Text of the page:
DETROIT – Patients who undergo radical surgery for prostate cancer may expect better results, on average, if they're treated in accredited teaching hospitals with residency programs, and better still if the hospitals also have medical fellowships, according to a new study by Henry Ford Hospital.
The study, which evaluated postoperative complications in 47,100 radical prostatectomy (RP) patients throughout the U.S., also found that those with fewer complications after the surgery were more likely to have private insurance.
"To our knowledge, this is the first study to suggest that better post-operative outcomes may be expected at fellowship training than residency training institutions," says Quoc-Dien Trinh, M.D., a Fellow at Henry Ford Hospital's Vattikuti Urology Institute and lead author of the study.
The findings will be presented this week at the American Urological Association's Annual Meeting in Atlanta.
In residency, students who have earned their medical degree begin to practice in a specific type of medicine under the supervision of physicians licensed in that specialty. A fellowship provides training in a sub-specialty after the residency is finished.
Dr. Trinh says that while the researchers found better outcomes, on average, in teaching hospitals with one or both programs, they can't say exactly why.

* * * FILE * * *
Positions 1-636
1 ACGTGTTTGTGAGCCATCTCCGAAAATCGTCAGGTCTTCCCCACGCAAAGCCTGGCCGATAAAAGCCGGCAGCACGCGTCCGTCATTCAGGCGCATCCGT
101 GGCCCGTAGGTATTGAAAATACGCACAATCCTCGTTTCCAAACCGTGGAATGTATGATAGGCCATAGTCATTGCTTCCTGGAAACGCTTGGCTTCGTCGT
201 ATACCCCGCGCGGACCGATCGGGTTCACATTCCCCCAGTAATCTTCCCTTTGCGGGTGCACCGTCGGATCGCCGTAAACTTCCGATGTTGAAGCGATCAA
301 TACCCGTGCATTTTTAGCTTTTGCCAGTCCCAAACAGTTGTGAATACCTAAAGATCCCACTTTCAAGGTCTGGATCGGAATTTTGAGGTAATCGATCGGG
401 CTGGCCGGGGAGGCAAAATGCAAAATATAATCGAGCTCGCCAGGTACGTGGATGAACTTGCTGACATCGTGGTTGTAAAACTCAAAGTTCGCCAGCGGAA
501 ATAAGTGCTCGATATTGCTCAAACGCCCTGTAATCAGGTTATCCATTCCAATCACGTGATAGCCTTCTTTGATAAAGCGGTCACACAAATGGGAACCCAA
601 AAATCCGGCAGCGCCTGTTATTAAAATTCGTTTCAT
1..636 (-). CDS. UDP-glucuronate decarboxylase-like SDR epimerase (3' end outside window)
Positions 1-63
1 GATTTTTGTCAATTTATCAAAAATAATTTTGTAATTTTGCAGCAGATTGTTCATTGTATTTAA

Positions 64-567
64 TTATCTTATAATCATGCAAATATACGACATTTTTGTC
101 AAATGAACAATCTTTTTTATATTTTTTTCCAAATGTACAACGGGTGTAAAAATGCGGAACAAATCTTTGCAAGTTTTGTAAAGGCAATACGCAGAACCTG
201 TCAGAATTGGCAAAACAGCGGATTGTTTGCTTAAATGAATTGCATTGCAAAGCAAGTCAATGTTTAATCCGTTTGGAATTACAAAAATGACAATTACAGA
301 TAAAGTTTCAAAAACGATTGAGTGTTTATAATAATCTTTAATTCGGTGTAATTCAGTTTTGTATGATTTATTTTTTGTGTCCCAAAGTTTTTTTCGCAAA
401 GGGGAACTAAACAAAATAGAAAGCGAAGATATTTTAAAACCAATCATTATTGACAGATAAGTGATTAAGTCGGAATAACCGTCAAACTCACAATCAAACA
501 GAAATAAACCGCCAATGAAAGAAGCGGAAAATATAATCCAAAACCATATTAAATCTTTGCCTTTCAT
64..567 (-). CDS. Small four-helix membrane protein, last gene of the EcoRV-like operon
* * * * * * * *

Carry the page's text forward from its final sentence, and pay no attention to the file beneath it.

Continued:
"If you actually have a fellowship program for a particular sub-specialty, in this case urologic oncology, you could expect that the level of sub-specialized care might be better than in a typical all-purpose teaching hospital," Dr. Trinh says. "All this remains hypothetical, because the study of these mechanisms can't be done in large population-based datasets."
Of the study's 47,100 RP cases – which were drawn from the Nationwide Inpatient Sample between 2003 and 2007 – 19,193 were performed at non-teaching institutions, 24,006 at residency teaching hospitals and 3,901 at fellowship teaching institutions.
The study's findings were based on comparisons of the length of time each patient spent in the hospital beyond the median of three days, death while in the hospital, and complications during and after RP surgery.
While stressing that explanations for better results found in residency and teaching hospitals are only hypothetical, Dr. Trinh says they may be due to several processes of care that exist at academic institutions.
"These characteristics may include the peer-review process associated with every level of clinical decision-making. Or, the more detailed nature of the peer-review process may translate into better selection of surgical candidates," he notes.
"Others may be the extent of patient history and physical examination, documentation of the work-up, ordering of diagnostic and laboratory tests, availability of advanced technology, and adherence to standardized clinical guidelines."
Because prostate cancer is one of the most common cancers among men, and the standard treatment for a significant number of those patients is radical prostatectomy – in which the entire prostate gland and some of the surrounding tissue are surgically removed – "it is essential to evaluate and to optimize the outcomes of patients undergoing RP," Dr. Trinh says, explaining why the Henry Ford researchers decided to do this study.
Experts predict, based on the current rates of prostate cancer, by 2045 there will be an estimated 425,000 new cases each year.